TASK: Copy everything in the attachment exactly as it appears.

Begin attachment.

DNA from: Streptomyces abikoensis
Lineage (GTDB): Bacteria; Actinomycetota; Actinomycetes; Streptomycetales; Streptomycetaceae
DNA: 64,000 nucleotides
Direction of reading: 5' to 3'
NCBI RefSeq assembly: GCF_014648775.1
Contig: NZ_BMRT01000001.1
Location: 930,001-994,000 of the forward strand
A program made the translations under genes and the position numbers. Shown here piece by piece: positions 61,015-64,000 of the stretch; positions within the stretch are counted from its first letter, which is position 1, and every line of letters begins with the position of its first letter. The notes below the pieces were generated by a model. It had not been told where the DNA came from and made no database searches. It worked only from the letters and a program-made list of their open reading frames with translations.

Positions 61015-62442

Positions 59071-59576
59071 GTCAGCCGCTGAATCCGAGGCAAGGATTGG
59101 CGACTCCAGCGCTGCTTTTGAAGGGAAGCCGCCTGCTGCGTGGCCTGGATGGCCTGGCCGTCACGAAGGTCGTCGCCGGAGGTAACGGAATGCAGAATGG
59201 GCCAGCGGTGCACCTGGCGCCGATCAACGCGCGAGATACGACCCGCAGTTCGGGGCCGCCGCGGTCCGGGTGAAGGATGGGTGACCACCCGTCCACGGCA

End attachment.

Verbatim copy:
DNA from: Streptomyces abikoensis
Lineage (GTDB): Bacteria; Actinomycetota; Actinomycetes; Streptomycetales; Streptomycetaceae
DNA: 64,000 nucleotides
Direction of reading: 5' to 3'
NCBI RefSeq assembly: GCF_014648775.1
Contig: NZ_BMRT01000001.1
Location: 930,001-994,000 of the forward strand
A program made the translations under genes and the position numbers. Shown here piece by piece: positions 61,015-64,000 of the stretch; positions within the stretch are counted from its first letter, which is position 1, and every line of letters begins with the position of its first letter. The notes below the pieces were generated by a model. It had not been told where the DNA came from and made no database searches. It worked only from the letters and a program-made list of their open reading frames with translations.

Positions 61015-62442

Positions 59071-59576
59071 GTCAGCCGCTGAATCCGAGGCAAGGATTGG
59101 CGACTCCAGCGCTGCTTTTGAAGGGAAGCCGCCTGCTGCGTGGCCTGGATGGCCTGGCCGTCACGAAGGTCGTCGCCGGAGGTAACGGAATGCAGAATGG
59201 GCCAGCGGTGCACCTGGCGCCGATCAACGCGCGAGATACGACCCGCAGTTCGGGGCCGCCGCGGTCCGGGTGAAGGATGGGTGACCACCCGTCCACGGCA